A Vision-Based System for Internal Pipeline Inspection
Claudio Piciarelli, Danilo Avola, Daniele Pannone, Gian Luca Foresti
The regular internal inspection of waterworks or sewer pipelines is a fundamental maintenance task to guarantee the correct functionality of the infrastructure and to prevent incidents. Even if the pipeline is designed to last for a long period of time, it can be affected by a wide range of problems, such as cracks, collapses, defective junctions, obstructions, etc. Ignoring such defects could lead to system inefficiency, economic losses, environmental issues, or even potential dangers for human beings.
Visual inspection of the internal surface of pipelines is usually done by means of robotic rovers or floating platforms, mounting proper camera sensors and lights. The inspection can be done either on-line or off-line. In the first case, a human operator can see the acquired video as the inspection is being executed, and he can monitor the internal surface by means of a motorized camera head, which can be manually oriented. The advantage of on-line approaches is that defects can be detected in real-time, however it is often unpractical in long pipelines because of the lack of a reliable communication between the sensor and the display base. In the off-line approaches, a video sequence is recorded on-board, and it is later retrieved when the sensor is extracted from the pipe. These approaches are more common for long pipelines, however the camera cannot be oriented toward the relevant areas to be monitored. To overcome this issue, wide-angle sensors (e.g. hemispheric cameras) could be employed, in order to acquire images of the whole internal pipe surface surrounding the camera. However, the final video sequence must still be analyzed off-line by a human operator, which is a long and tedious task.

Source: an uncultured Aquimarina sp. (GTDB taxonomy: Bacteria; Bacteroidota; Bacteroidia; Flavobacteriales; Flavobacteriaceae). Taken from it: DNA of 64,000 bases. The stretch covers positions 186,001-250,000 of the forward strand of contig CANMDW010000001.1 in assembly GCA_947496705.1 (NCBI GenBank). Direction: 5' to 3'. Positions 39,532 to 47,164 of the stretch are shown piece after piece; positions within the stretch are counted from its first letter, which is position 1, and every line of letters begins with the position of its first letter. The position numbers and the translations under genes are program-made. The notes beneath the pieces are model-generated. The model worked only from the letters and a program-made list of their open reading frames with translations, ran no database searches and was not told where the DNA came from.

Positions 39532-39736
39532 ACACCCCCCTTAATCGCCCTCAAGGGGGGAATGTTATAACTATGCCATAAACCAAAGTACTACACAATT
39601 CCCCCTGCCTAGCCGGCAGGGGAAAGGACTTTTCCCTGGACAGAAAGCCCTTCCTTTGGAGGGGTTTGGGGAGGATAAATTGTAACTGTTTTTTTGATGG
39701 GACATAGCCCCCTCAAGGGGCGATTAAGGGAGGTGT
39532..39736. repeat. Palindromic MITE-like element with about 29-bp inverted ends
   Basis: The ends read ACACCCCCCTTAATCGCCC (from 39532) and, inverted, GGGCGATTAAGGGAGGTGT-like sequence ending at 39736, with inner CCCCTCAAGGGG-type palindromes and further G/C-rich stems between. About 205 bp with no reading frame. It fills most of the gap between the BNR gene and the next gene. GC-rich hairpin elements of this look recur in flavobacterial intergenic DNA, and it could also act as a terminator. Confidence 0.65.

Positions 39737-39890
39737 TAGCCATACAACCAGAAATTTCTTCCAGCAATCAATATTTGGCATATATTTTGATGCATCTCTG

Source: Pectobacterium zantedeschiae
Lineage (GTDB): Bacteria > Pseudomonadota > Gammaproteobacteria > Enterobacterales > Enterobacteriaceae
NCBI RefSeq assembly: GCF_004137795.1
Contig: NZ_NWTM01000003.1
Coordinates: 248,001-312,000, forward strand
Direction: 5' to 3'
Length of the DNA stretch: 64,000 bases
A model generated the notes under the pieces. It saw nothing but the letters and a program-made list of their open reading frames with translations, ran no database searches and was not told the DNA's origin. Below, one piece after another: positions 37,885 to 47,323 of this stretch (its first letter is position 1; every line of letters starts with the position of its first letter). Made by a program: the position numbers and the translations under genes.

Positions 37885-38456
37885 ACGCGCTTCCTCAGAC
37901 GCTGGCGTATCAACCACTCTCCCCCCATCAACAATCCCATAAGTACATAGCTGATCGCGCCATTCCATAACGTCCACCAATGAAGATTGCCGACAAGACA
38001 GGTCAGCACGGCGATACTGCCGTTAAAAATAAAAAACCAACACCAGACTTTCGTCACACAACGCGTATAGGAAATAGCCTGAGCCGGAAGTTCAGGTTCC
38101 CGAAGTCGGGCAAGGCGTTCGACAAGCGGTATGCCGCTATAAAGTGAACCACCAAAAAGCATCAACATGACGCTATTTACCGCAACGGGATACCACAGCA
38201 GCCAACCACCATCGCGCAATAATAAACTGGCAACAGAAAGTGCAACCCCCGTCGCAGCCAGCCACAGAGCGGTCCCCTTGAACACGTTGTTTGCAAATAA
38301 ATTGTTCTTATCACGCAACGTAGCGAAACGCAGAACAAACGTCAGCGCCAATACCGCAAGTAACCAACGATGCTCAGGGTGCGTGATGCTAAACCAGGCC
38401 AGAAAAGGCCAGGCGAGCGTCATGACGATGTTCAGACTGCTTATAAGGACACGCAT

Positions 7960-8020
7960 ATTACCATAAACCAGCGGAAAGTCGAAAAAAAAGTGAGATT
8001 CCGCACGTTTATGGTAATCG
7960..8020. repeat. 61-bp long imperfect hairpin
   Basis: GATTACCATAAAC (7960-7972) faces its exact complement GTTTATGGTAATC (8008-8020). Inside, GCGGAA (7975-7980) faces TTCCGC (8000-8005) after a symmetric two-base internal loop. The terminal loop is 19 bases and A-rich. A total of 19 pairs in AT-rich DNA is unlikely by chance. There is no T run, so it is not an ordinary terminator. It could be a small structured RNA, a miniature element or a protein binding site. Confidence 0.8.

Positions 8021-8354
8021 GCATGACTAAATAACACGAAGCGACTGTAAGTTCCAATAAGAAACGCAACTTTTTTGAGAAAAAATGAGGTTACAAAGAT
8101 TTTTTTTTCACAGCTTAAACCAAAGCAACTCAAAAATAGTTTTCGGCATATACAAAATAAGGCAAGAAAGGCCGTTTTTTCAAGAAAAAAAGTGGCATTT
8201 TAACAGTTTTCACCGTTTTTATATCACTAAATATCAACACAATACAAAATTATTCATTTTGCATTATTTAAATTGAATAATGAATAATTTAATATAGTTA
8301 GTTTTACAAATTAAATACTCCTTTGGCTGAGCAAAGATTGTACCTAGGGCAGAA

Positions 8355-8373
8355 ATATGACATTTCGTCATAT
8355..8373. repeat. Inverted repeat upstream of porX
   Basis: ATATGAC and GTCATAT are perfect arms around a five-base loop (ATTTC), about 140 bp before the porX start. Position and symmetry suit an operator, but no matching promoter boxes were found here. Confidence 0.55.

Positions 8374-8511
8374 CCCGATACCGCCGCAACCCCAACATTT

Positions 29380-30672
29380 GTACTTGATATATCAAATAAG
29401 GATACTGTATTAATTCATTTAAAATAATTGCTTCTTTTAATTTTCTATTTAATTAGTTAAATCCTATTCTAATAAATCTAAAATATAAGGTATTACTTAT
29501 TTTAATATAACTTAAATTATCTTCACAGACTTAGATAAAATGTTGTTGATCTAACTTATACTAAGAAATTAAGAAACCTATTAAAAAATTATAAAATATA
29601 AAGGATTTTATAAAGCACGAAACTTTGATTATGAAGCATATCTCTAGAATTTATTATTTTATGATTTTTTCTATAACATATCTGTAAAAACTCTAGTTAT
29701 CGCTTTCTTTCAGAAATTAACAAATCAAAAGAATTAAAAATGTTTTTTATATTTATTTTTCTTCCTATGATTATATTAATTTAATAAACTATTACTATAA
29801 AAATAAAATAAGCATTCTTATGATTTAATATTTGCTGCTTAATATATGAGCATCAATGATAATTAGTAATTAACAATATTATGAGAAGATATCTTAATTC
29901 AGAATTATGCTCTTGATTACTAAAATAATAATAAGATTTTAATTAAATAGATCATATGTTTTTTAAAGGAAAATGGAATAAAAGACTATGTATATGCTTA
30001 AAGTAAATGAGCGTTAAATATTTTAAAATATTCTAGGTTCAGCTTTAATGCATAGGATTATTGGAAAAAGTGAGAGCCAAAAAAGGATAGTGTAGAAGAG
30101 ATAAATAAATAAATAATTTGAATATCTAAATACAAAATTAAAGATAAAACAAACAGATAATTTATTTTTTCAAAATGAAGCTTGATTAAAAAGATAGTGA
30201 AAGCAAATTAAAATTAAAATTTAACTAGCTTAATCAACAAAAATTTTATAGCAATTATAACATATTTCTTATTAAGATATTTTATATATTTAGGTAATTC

The aim of the proposed work is to define the computer vision and machine learning algorithms that can be employed to ease the task of human operators. The system acquires video sequences with a hemispheric camera, unfolds them to ease the visual inspection, and automatically highlights the zones where a potential defect could be detected. The unfolding procedure combines both geometric properties and image mosaicking techniques specifically tuned for the pipe inspection case in order to create a flat view of the internal surface. However, manual inspection of such images is still a time-consuming process: the major achievement of the proposed work is to drastically reduce inspection time by automatically detecting the areas where a visual anomaly is present, thus requiring the human inspection only on a limited set of image portions. The proposed work identifies anomalies by detecting outliers in LBP visual features. The technique, inspired by one-class Support Vector Machines, is based on a kernel method and automatically identifies the manifold in the kernel feature space where normal data reside. This allows to detect image patches which visually differ from the rest of the pipe surface, and the connected regions of these patches represent the image portions which require manual inspection by a human operator.